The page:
There’s a ton of parity in MLS, but you wouldn’t have known it watching Saturday night’s Sporting Kansas City – Montreal Impact game. The defending champions took on one of the league’s worst teams and the result was an unsurprising 4-0 victory for SKC. But it could have been a much different game if Marco Di Vaio had buried one of his two open looks in the first half and if Sporting hadn’t made a key halftime adjustment.
Montreal Sits Deep, Looks to Counter
Montreal’s game plan was obvious from the minute the lineups came out. Frank Klopas changed from last week’s 4-1-3-2 to a much more defensive-minded 4-4-1-1 and opted to start Collen Warner, a natural holding midfielder, on the wing instead of the more offensive-minded Andres Romero. The Impact sat 10 behind the ball, set the line of confrontation deep inside its own half and looked to draw Sporting in before attempting to spring Marco Di Vaio behind Kansas City’s high line.
It worked in the first half. Sporting patiently worked the ball from side to side but couldn’t break down Montreal’s disciplined defense. The Impact looked dangerous on the counter and should have taken the lead in the 14th minute, but Aurelien Collin’s goal line clearance kept the game scoreless. The second half was a different story after Justin Mapp came off at halftime and Sporting made one key adjustment.
Lawrence Olum’s Positioning
Speaking of that key adjustment; Peter Vermes addressed Montreal’s counterattack after the game:
“It wasn’t the fact we were too high up the field,” he said. “The problem was Felipe was the one who was actually finding the space and every time they won the ball they were releasing it to him. That’s the change we made at halftime, the fact that we closed that down.”
Closing down Felipe was directly related to Olum’s positioning in the second half vs. the first half. Vermes again:
“The second half he [Olum] had a very good game because he was a lot more disciplined. Sometimes when your team has the ball a lot you can get a little bit excited and start getting out of your position. He did a little bit of that in the first half. I thought that was causing us a little problem with the counter attack.”
With Montreal sitting so deep, Olum was getting farther forward in the first half than we’re used to seeing from Sporting’s d-mid position. SKC loves to push its outside backs high in possession meaning it’s crucial for the defensive mid to stay deep and play almost as a third center back at times. If he gets too high it leaves huge gaps on the counter, which is exactly what happened on Montreal’s best chance of the night.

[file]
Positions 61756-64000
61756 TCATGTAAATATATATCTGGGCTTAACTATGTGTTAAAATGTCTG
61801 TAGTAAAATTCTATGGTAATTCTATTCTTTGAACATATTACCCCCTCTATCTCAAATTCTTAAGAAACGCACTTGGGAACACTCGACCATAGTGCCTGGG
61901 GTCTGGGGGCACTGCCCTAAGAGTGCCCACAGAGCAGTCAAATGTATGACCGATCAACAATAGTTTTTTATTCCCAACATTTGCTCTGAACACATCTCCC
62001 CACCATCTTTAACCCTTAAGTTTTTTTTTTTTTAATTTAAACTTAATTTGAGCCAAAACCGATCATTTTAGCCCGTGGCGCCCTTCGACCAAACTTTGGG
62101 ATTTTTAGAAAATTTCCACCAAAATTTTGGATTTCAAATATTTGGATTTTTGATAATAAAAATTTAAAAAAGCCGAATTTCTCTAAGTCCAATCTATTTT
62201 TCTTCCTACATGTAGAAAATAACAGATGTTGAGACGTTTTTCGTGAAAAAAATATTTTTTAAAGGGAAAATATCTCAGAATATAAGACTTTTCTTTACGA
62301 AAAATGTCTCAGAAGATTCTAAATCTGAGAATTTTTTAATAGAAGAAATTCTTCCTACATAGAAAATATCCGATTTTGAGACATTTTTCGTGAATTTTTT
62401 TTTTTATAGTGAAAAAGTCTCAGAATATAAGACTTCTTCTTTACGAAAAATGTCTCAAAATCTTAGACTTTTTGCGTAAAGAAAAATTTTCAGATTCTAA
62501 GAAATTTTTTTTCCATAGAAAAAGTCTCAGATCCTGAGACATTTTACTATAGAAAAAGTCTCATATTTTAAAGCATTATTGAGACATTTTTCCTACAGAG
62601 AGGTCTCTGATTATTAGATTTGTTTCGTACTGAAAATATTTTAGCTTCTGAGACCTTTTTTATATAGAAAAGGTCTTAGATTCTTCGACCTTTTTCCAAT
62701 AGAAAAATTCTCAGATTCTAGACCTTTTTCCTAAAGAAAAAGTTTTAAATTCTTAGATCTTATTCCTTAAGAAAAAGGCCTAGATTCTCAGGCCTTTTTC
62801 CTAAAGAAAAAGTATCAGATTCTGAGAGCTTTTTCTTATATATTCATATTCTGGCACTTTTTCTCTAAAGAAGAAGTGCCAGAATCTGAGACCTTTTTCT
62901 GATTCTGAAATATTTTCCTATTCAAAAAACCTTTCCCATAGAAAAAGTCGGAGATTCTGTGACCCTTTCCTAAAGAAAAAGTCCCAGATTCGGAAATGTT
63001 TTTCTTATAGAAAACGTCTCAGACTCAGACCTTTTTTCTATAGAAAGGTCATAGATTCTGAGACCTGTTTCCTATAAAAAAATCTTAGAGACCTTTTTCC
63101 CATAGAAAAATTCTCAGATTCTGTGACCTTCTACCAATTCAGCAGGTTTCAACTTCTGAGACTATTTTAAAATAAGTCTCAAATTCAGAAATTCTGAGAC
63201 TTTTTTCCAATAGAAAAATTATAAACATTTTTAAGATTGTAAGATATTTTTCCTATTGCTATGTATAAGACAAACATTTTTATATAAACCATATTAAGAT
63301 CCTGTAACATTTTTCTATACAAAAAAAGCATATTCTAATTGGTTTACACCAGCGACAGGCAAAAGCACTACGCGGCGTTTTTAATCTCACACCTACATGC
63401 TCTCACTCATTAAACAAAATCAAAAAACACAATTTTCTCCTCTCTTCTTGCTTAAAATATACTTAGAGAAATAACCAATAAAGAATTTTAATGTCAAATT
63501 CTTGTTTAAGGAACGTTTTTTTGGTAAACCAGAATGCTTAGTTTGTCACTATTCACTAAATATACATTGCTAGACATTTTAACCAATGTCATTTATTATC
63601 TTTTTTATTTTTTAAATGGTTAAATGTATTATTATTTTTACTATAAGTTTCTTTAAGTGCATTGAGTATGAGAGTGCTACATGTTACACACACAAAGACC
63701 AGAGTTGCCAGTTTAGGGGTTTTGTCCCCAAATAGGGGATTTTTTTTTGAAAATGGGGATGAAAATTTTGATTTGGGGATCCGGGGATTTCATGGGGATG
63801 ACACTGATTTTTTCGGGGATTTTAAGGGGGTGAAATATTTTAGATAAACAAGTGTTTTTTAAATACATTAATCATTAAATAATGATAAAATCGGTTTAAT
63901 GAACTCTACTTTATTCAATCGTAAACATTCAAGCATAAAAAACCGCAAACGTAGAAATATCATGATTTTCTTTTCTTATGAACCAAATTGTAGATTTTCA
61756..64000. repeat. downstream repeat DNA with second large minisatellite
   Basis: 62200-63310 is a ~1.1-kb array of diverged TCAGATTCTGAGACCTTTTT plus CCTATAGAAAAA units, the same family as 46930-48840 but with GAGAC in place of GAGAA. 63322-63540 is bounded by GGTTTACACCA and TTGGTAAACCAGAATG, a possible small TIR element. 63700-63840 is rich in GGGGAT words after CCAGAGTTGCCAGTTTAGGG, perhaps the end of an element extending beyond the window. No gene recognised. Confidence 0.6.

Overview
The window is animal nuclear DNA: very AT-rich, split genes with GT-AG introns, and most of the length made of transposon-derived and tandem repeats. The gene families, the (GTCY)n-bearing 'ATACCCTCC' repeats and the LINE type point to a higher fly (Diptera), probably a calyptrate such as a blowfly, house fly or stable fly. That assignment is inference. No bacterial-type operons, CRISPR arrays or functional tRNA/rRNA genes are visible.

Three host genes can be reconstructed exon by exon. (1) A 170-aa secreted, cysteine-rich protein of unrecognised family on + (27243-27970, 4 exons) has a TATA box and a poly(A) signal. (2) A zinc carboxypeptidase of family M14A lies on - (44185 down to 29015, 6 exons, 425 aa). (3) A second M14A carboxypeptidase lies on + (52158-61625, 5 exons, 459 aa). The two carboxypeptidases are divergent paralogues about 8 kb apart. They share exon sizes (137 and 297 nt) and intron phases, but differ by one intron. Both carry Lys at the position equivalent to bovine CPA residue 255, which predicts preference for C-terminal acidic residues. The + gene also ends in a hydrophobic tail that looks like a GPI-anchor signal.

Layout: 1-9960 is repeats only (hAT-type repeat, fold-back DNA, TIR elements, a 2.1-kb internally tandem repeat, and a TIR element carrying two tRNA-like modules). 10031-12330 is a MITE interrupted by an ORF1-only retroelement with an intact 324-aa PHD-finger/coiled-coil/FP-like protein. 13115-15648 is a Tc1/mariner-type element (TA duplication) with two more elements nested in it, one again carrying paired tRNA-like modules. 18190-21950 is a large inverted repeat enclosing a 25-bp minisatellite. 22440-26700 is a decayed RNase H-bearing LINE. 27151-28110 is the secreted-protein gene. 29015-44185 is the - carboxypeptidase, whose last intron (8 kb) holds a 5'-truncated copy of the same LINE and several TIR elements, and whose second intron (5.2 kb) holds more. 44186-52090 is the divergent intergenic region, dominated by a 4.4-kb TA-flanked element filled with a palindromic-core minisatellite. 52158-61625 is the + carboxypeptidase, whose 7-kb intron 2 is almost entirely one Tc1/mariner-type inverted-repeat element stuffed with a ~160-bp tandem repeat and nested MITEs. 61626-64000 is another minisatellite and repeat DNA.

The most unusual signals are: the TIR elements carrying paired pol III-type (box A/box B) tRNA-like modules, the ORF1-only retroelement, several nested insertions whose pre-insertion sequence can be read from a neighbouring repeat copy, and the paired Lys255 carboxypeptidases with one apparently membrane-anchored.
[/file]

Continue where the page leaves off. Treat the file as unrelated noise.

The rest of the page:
This is from the sequence right before Montreal’s chance on the counter. Note how high and shaded to the right Olum is (above).
Benny Feilhaber plays the ball into Graham Zusi who is immediately closed down by three Impact defenders and loses possession. Seth Sinovic is caught high up the field and has no chance at putting pressure on Justin Mapp.
Mapp plays a perfect ball to beat Besler and release Felipe into space. That barely-visible figure above the score box is Olum, caught high up the pitch. With Besler beaten and Olum out of the play, Felipe and Di Vaio get a 2-on-1 with Collin.
Fortunately for SKC, Eric Kronberg narrows the angle to force a pass and Collin is well positioned to clear the ball off the line. Give Olum credit for hustling back and possibly bothering Di Vaio on the shot, but that desperation defending never happens if he’s well positioned in the first place.
Dom Dwyer’s Big Night
Whenever Dwyer plays you know exactly what you’re getting. He makes runs into the channels to pull defenders out of position and open space for other players. He holds the ball up well. He wins a ton of fouls. And even if you can’t count on him to finish every chance, he’s going to get into goal-scoring positions every game because of his smart runs.
Against Montreal Dwyer was a beast. He won nine fouls, all in Montreal’s half and had a hand in three of the four goals. On Collin’s strike from outside the box, Dwyer fights off three Montreal defenders in the box to keep the ball alive and prevent a clearance. On the third goal (Dwyer’s first of the night) he wins the initial free kick and then makes a smart, well-timed run into the box to finish off Jacob Peterson’s cross. The fourth goal is equally impressive as Dwyer somehow gets in-between Montreal’s center backs and manages to direct a header on target while falling backward.
Vermes’ called Dwyer “A pain in the ass for their defenders” after the game. Around the 70th minute I was ready to write about Dwyer’s excellent performance despite once again failing to score. Then he went and bagged a brace in 12 minutes to turn a comfortable win into a blowout. I’ll say in conclusion: Claudio Bieler should get used to the bench if Dwyer keeps playing this well.